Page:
LORD  BYRON  and  his  TIMES
Documents Biography Criticism

A Memoir of the Reverend Sydney Smith
Letters 1809
Lord Holland to Sydney Smith, [Late October 1809]

Author's Preface
Chapter I
Chapter II
Chapter III
Chapter IV
Chapter V
Chapter VI
Chapter VII
Chapter VIII
Chapter IX
Chapter X
Chapter XI
Chapter XII
Editor’s Preface
Letters 1801
Letters 1802
Letters 1803
Letters 1804
Letters 1805
Letters 1806
Letters 1807
Letters 1808
Letters 1809
Letters 1810
Letters 1811
Letters 1812
Letters 1813
Letters 1814
Letters 1815
Letters 1816
Letters 1817
Letters 1818
Letters 1819
Letters 1820
Letters 1821
Letters 1822
Letters 1823
Letters 1824
Letters 1825
Letters 1826
Letters 1827
Letters 1828
Letters 1829
Letters 1830
Letters 1831
Letters 1832
Letters 1833
Letters 1834
Letters 1835
Letters 1836
Letters 1837
Letters 1838
Letters 1839
Letters 1840
Letters 1841
Letters 1842
Letters 1843
Letters 1844
Creative Commons License

Licensed under a Creative Commons Attribution-Noncommercial-Share Alike 3.0 Unported License.
Produced by CATH
Dear Sydney,

Pray exert yourself with such friends as your heterodox opinions on Longs and Shorts have left you in Oxford, in favour of Lord Grenville for the Chancellorship. I am sure you would do it con amore if you had heard our conversation at Dropmore the other day, and the warm and enthusiastic way in which he spoke of Peter Plymley. I did not fail to remind him that the only author to whom we both thought he could be compared in English, lost a bishopric for his wittiest performance; and I hoped that if we could discover the author, and had ever a bishopric in our gift, we should prove that Whigs were both more grateful and more liberal than Tories. He rallied me upon my affectation of concealing who it was, but added that he hoped Peter would not always live in Yorkshire, where he was persuaded he was at present; for, among other reasons, we felt the want of him just now in the state of the press, and that he heartily wished Abraham would do something to provoke him to take up his pen. But I must write some more letters to Oxford people. Yours ever,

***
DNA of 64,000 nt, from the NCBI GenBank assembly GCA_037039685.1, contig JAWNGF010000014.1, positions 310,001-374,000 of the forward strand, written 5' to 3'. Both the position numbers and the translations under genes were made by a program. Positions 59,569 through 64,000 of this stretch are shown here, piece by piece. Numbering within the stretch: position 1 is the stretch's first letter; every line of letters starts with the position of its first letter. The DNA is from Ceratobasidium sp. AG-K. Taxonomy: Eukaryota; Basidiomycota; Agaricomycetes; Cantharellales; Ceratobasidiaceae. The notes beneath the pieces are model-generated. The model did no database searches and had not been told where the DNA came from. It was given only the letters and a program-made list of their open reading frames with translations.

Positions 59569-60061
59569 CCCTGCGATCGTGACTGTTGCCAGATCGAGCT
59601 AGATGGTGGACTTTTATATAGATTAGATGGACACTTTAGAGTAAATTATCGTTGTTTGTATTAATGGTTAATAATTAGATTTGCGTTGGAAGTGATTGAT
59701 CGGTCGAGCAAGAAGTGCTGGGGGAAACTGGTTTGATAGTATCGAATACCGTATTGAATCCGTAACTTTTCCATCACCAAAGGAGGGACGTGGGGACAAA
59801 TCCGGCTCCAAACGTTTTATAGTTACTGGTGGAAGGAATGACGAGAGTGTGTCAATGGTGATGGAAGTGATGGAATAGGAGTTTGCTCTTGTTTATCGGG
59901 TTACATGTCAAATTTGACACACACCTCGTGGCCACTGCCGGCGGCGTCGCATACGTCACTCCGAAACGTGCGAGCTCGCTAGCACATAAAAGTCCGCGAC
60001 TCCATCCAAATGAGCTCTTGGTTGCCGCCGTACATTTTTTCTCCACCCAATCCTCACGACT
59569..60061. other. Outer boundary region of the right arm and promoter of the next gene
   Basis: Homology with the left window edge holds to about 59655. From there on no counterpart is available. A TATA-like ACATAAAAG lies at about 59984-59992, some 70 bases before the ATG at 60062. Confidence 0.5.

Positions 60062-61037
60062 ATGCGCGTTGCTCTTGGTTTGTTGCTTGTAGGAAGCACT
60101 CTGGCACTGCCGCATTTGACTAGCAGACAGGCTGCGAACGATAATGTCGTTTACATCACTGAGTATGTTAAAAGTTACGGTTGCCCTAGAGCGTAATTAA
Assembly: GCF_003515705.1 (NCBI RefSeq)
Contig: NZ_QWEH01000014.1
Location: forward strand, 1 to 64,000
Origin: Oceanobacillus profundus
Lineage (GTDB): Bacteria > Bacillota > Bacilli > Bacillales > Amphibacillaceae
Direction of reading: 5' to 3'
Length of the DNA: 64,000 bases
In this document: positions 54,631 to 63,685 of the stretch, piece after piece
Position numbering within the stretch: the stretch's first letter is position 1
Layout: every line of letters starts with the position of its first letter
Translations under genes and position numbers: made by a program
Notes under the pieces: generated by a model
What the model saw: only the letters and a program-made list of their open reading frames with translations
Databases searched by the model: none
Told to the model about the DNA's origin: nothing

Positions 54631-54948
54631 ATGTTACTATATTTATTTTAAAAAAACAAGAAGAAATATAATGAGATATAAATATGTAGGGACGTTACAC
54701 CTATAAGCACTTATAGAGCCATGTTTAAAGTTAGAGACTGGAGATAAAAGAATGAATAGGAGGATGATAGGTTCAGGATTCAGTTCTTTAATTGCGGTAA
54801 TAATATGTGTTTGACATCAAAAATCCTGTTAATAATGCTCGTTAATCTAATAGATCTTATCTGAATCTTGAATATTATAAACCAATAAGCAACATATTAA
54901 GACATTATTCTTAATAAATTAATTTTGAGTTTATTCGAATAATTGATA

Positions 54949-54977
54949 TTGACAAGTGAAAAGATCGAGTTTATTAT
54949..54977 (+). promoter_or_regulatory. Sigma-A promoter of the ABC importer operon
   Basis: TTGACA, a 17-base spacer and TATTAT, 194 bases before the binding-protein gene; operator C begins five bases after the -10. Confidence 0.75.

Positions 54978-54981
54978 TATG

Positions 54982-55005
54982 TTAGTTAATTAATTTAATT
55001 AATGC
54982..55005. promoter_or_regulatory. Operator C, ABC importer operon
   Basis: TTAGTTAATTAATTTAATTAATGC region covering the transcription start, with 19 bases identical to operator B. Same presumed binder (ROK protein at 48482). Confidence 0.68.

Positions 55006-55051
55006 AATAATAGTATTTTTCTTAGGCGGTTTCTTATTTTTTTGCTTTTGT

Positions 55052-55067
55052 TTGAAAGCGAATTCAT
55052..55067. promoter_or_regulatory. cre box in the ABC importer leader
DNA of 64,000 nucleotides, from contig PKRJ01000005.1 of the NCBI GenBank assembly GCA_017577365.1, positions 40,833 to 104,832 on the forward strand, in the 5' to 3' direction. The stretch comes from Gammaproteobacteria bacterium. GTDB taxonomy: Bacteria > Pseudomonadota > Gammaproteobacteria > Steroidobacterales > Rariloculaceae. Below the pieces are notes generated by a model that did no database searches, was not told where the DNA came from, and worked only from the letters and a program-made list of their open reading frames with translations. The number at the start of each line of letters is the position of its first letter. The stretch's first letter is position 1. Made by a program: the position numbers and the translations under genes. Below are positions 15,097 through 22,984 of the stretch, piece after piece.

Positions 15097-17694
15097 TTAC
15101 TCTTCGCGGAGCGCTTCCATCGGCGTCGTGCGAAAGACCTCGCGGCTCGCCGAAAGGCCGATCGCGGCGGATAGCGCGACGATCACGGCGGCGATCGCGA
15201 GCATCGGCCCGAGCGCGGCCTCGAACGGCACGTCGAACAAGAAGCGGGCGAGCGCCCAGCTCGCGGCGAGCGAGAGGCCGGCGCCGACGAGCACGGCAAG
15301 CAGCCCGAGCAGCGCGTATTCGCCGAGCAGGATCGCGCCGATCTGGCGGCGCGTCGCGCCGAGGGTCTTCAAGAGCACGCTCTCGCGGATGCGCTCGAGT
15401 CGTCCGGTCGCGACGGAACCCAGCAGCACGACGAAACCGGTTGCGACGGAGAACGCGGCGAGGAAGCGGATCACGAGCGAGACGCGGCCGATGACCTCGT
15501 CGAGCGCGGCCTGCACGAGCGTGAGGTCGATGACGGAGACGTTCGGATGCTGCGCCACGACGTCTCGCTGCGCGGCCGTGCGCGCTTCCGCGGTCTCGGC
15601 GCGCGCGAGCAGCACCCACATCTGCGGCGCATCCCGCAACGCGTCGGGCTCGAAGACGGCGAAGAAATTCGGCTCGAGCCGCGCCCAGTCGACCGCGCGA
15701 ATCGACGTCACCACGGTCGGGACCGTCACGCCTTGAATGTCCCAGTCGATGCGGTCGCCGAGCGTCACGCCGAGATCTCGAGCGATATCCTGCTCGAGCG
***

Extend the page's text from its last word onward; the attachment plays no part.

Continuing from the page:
Vassal Holland.